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A new study is being launched in the UK to determine whether people with axial spondyloarthritis are being misdiagnosed because of the painkillers they are using.
The University of Aberdeen study, funded by Arthritis Research UK, will examine how big a role patients' medication plays in slowing down the diagnosis of axial spondyloarthritis, and to establish whether new approaches to treating and diagnosing the disease are needed.
How painkillers may mask the signs of axial spondyloarthritis
Axial spondyloarthritis is an inflammatory arthritic condition affecting around 700,000 people in the UK. It afflicts the spine and joints in the pelvis and, in extreme cases, can lead to parts of the spine fusing together.
Many people manage the pain the disease causes with anti-inflammatory drugs, such as ibuprofen, while they wait to have the condition formally diagnosed by a rheumatologist, but concerns are emerging that these drugs are reducing the inflammation to the point where the symptoms become hidden.
This means that subsequent MRI scans to diagnose the condition are incorrectly coming back negative, resulting in a situation in which it typically takes between eight and 11 years properly identify this disease.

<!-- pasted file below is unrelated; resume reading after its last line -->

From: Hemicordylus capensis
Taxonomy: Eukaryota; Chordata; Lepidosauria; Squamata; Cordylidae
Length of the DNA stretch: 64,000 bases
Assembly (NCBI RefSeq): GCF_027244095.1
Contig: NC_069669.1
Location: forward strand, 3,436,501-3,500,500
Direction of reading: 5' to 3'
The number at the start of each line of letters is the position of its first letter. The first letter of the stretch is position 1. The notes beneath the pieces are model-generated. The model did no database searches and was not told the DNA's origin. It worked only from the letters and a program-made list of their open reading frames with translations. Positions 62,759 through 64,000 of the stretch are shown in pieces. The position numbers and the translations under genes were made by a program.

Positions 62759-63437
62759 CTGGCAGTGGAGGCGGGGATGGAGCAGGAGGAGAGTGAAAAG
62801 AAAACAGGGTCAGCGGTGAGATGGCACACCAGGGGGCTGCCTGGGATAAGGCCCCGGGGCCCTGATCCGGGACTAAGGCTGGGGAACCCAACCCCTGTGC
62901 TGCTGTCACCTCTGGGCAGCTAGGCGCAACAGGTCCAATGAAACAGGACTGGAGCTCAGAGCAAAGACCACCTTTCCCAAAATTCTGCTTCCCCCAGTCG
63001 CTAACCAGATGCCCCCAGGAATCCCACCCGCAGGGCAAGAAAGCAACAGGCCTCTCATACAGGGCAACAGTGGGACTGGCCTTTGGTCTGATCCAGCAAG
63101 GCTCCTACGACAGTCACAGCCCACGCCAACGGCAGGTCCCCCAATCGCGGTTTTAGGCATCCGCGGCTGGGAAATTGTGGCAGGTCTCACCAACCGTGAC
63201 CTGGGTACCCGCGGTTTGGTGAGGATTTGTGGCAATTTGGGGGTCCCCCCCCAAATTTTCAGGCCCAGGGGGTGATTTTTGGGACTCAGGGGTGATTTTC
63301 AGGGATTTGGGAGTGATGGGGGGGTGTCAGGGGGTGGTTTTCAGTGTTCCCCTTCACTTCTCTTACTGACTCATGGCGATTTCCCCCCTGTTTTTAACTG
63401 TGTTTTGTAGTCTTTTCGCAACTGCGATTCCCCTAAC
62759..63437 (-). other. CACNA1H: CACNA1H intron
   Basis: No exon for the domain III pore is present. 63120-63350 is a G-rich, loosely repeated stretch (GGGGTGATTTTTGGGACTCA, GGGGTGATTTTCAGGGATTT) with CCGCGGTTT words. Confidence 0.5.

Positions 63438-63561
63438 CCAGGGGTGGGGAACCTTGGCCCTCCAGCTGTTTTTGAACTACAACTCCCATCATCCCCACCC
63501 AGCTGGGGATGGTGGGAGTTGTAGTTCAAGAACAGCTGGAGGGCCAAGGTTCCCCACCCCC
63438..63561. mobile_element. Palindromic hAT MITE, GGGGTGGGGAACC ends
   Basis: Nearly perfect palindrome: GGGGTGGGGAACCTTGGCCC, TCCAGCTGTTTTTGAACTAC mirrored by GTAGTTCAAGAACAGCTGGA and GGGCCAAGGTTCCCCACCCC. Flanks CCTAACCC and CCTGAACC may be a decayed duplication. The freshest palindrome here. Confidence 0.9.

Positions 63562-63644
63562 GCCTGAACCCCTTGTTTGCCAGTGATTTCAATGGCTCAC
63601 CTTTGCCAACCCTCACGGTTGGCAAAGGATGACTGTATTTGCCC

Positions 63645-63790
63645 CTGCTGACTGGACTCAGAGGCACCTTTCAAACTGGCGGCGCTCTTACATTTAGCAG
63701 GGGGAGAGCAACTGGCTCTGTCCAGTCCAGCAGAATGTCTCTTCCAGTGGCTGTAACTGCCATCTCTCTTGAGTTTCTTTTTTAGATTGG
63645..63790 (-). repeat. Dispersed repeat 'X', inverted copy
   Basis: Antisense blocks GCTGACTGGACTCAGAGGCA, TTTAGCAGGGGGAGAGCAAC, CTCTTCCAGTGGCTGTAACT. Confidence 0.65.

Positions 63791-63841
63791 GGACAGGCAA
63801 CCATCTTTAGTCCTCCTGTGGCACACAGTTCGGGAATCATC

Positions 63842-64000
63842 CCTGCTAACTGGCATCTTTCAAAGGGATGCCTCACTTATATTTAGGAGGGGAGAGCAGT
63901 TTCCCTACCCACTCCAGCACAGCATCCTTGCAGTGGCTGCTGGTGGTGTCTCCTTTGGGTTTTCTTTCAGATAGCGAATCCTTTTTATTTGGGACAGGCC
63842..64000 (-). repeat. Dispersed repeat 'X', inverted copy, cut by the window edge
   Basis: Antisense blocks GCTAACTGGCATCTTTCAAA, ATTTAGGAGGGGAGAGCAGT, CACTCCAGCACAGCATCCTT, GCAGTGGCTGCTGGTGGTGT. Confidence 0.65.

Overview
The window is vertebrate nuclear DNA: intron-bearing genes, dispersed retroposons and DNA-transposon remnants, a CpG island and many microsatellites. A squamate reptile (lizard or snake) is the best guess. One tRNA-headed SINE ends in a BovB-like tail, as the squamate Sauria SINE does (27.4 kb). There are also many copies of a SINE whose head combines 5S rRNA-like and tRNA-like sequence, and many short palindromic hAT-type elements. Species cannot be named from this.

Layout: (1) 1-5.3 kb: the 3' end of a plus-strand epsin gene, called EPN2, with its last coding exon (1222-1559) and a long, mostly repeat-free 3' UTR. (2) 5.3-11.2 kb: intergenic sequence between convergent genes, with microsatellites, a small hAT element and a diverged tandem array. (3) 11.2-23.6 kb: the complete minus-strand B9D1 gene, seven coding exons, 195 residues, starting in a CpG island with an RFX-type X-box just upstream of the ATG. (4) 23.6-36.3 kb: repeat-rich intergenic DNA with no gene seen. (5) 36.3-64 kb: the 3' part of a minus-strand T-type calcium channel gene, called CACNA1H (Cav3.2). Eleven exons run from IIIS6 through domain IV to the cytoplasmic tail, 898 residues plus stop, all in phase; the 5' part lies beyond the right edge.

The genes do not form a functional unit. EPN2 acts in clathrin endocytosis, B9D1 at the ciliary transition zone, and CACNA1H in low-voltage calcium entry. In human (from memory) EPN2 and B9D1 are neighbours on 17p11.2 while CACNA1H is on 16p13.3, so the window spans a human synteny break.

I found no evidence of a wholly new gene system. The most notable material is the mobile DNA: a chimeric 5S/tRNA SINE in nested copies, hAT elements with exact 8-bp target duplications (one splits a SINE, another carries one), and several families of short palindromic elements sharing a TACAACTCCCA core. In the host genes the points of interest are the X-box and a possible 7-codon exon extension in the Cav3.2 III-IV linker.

How the study will work
In this new study, 250 patients with axial spondyloarthritis will be recruited from around 20 different centres and asked to stop taking their regular anti-inflammatory drugs for a week before receiving an MRI scan. They will then start taking the drugs again for six weeks, ahead of a second MRI scan.
The researchers will compare the proportion of people who scanned positive for axial spondyloarthritis with those who scanned negative for the condition once they went back on the drugs, giving an insight into the degree to which these therapies can cause misdiagnosis.
Lead researcher Dr Gareth Jones, a musculoskeletal pain and spondyloarthritis expert, said: "If we see that the painkillers are indeed leading to negative diagnoses, then it will lend support to the argument that anyone receiving an MRI scan for back pain should halt their regular anti-inflammatory medication for a week or so prior to the scan."
Arthritis Research UK's view
Stephen Simpson, director of research and programmes at Arthritis Research UK, said: "Axial spondyloarthritis is an incredibly painful condition, which can have a devastating impact on a person's everyday life. For example, those with ankylosing spondylitis are three times more likely to stop work than the general population.
"This new research will prompt conversations around whether patients should be asked to refrain from taking nonsteroidal anti-inflammatory drugs immediately prior to an MRI scan and to rely, instead, on other pain relief during this specific period. This research could lead to earlier diagnosis for people living with the condition, leading to earlier commencement of appropriate treatment and improved outcome."
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